When eventually you get bored with cooking from cookbooks – following a recipe exactly, I mean – you start to piece things together in your head, combining and recombining ideas and recipes and flavors. These days, that is what I do quite often. I look for shortcuts to achieve flavors and textures – like the kulfi ice cream I have been making fairly regularly for a few weeks because it is so damn easy and fast. But I also like the longer recipes and techniques that are sometimes repetitive but for which you can generate a great deal of respect very quickly for people who have mastered the art.
Like the art of making mandarin pancakes. You know, the light, silky and floury pancakes that you fold like a handkerchief around a nugget of duck breast with a drizzle of hoisin sauce and a tucked spear of green onion. The thing is, right now I am doing my best to avoid processed flour and sugar and eat even more healthily than usual. And my head was busy knitting together a bunch of elements…that somehow had to come together.
I had picked up some quail breasts again because they had been so tasty a few weeks back.
I had been playing with Foodily – a nice new recipe search engine. Very visual in nature, and it lets you add and subtract ingredients, tell it what kinds of sources you want to see. (Check it out…)
And because of it, I had revisted a Singapore food blog I used to read all the time. Over here.
But I still had this problem….avoiding processed flours. And mandarin pancakes are almost by definition made with nice light white flour.
C’est la vie. Let’s experiment.
I also wanted an Asian feel to the recipe, but because I have been making so much middle-eastern food of late, I wanted to see if I could adjust things a bit to give it a fusion feel to it. Bring in some other flavors so the overwhelming takeaway wouldn’t be sesame and soy but rather have a rounder feel to it (for me sometimes asian flavors (chinese and japanese in particular, even vietnamese once in a while) can have a flat feel to them – everything is there, but somehow something is missing.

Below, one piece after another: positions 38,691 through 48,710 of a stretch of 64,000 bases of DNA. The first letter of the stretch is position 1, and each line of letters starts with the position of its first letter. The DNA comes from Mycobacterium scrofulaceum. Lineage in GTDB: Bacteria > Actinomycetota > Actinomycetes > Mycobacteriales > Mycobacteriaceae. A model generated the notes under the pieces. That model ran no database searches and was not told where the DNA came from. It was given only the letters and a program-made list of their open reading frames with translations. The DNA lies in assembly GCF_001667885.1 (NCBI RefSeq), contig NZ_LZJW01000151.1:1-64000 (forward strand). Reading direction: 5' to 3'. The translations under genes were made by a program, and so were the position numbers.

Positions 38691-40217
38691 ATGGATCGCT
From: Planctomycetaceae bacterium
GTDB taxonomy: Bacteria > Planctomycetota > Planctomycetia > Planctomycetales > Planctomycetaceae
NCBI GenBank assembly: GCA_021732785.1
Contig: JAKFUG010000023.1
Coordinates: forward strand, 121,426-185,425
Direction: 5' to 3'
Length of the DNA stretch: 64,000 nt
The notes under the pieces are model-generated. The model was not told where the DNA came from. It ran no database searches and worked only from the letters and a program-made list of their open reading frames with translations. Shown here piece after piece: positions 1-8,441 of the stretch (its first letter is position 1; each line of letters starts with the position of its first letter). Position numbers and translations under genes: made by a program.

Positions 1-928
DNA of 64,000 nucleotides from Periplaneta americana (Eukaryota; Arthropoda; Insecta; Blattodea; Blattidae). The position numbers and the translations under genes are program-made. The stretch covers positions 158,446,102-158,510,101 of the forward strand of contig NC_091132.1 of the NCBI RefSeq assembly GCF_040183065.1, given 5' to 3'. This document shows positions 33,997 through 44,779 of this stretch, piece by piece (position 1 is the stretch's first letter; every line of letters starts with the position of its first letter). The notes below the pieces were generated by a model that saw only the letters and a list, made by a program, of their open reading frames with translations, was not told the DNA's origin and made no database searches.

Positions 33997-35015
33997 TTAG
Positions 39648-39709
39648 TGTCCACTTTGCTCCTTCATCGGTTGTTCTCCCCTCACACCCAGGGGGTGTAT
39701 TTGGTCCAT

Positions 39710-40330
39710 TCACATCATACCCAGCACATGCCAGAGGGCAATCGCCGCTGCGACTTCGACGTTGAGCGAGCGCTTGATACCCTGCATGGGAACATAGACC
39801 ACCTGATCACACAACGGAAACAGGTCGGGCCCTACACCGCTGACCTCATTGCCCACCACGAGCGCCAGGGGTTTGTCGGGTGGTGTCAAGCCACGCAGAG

So I marinated the quail breasts in the morning, taking some inspiration from the recipe from the blog but knocking a few things out of place. Yes: garlic, shallots, soy, honey, olive oil. But also: spash of red wine, squeeze of harissa, and who knows what else. No sesame, no hoisin, no rice wine. The breasts cuddled with one another in their bath the whole day.
Towards evening The Task began. The Mandarin Pancakes. Would it be possible to make them with whole wheat flour? Would they even taste good? Answer: Yes and yes.
My visual step-by-step process:
1) mix up the dough, knead, and then roll it out into a snake in order to segment off the balls for the pancakes.
2) roll up each segment into a ball
3) roll out pancakes in sets of two (here is where things get tricky – you need to brush the pancakes with some oil and then roll them out in twos making sure that they don’t stick too tightly to one another. Takes some practice. (Photo below shows two pancakes, you just can’t tell…)
4) Pan-bake the pancakes in twos – there is a reason for this – it helps keep them moist and partially steams them in a way.
Ok. Done with the pancakes. Not perfectly round and perhaps not quite as thin as normal pancakes, but not bad.
For the salad, again, I took the blog recipe as inspiration. Left out the cellophane noodles, added melon instead of some of the cucumber, also a handful of thai basil as well as parsley. Next time, there is no way I would put in the same amount of lime segments – salad was good, but SOUR.
Pan-fry the quail breasts (I considered putting them in the oven, but I wanted to be able to get them off the heat quickly.)
Reheating the pancakes quickly right before serving (Steaming them – makes them nice and supple.)
Chopping the breasts into strips
And serving. Nice, light, tasty, healthy.
Open wide. 🙂
Time for a bite of Kulfi now…just a bite.